What is Erythropoietin?


Red blood cells are an important aspect of life, and erythropoietin is a hormone directly connected to the production and maintenance of these cells. For those wishing to take control over their endocrine health, understanding erythropoietin and its role in the body will help.

Erythropoietin, also known as EPO, is a hormone that the kidneys produce to stimulate production and maintenance of crucial red blood cells. The hormone does this in two ways: First, it stimulates bone marrow cells to produce red blood cells. Then, it works to protect the cells from destruction once they are in the body.

What does erythropoietin?

Erythropoietin stimulates other tissues in the body to produce and protect red blood cells. Doctors do not fully understand how the hormone is produced and controlled. However, when the body is not circulating enough oxygen in the blood, erythropoietin production increases. When oxygen levels are where they should be, it drops. This is commonly seen when someone moves to a higher altitude, where air pressure is lower and the blood absorbs less oxygen. Increased erythropoietin production helps compensate for this. The underlying processes that cause this change are not yet known.

Problems with erythropoietin

Individuals can suffer from having too much erythropoietin in the blood or from having an erythropoietin deficiency. High levels of the hormone often occur when the body experiences chronic low levels of blood oxygen or if tumors produce the hormone. When this occurs, the patient will develop a high red blood cell count, which is called polycythaemia. This can produce few symptoms, but sometimes will produce itching, dizziness, joint pain, and fatigue.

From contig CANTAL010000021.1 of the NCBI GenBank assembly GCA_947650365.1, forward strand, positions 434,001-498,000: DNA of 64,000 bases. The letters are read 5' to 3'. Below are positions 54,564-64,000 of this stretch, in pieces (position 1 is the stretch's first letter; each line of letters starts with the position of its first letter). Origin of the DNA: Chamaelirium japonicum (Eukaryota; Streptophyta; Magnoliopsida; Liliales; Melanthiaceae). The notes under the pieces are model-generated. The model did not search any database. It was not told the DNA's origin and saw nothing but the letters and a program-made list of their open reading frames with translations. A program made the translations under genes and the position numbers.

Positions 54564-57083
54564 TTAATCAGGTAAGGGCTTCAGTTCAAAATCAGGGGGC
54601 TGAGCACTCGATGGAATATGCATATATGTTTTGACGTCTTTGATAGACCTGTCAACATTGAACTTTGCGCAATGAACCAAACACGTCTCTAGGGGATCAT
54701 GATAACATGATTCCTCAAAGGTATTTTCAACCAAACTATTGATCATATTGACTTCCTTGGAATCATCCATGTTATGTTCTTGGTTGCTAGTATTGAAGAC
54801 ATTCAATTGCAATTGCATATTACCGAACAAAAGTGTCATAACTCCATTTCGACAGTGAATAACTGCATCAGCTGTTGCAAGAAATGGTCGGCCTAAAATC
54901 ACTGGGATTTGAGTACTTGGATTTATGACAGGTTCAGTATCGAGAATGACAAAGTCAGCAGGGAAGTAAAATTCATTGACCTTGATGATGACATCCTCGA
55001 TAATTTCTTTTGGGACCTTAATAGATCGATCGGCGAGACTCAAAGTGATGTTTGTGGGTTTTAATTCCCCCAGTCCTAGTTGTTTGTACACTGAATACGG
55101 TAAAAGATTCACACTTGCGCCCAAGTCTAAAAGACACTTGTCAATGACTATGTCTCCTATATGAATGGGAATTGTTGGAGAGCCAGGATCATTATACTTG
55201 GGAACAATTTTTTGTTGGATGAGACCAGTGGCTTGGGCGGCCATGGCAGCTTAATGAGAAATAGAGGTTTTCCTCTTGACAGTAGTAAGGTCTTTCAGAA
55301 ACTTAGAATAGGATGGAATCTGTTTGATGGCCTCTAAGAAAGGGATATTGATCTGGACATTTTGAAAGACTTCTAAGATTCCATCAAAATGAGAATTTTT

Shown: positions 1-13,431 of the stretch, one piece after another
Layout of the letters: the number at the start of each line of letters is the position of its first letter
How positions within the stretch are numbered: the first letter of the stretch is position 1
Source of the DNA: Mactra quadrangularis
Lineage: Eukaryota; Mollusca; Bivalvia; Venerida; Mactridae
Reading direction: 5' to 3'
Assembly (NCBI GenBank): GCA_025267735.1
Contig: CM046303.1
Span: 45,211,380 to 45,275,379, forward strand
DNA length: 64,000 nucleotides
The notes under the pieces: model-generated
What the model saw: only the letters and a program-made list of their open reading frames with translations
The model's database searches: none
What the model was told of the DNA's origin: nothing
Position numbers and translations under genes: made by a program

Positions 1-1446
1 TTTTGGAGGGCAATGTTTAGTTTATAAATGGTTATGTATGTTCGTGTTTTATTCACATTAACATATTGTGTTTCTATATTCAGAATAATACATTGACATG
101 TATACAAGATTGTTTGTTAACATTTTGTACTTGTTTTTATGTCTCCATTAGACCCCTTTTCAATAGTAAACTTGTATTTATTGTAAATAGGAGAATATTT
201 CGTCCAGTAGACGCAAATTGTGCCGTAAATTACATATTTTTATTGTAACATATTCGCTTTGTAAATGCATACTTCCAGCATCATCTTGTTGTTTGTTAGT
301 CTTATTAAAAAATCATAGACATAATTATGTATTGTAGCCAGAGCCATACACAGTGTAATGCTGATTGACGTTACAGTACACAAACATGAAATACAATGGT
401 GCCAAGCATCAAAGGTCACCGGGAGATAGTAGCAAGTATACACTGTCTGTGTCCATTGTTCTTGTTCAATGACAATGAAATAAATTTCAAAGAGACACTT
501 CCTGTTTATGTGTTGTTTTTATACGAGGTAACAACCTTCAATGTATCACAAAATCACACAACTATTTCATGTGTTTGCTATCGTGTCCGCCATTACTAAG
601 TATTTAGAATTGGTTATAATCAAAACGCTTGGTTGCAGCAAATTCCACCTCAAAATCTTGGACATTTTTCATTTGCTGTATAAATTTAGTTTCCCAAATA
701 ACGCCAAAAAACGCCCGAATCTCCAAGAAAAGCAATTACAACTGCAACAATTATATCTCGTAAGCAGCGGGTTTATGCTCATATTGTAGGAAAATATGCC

Low levels of erythropoietin occur when someone is suffering from chronic kidney diseases. Low red blood cell counts cause anemia; symptoms include fatigue, shortness of breath, increased heart rate, and dizziness.

Questions to ask your doctor

Diagnosis of problems with erythropoietin is often done through blood tests that measure red blood cell counts. If you are concerned about your red blood cell count, talk to your doctor. You may wish to ask:

  • Could erythropoietin be the source of my blood cell count problems?
  • What treatments are available?
  • What lifestyle changes could I make to help?
  • What underlying conditions could be causing this problem?

If you do not have an endocrinologist, you need to find a qualified one to help you with these questions. Use our effective directory to find an endocrinologist in your area, and get started on learning more about your hormone health.

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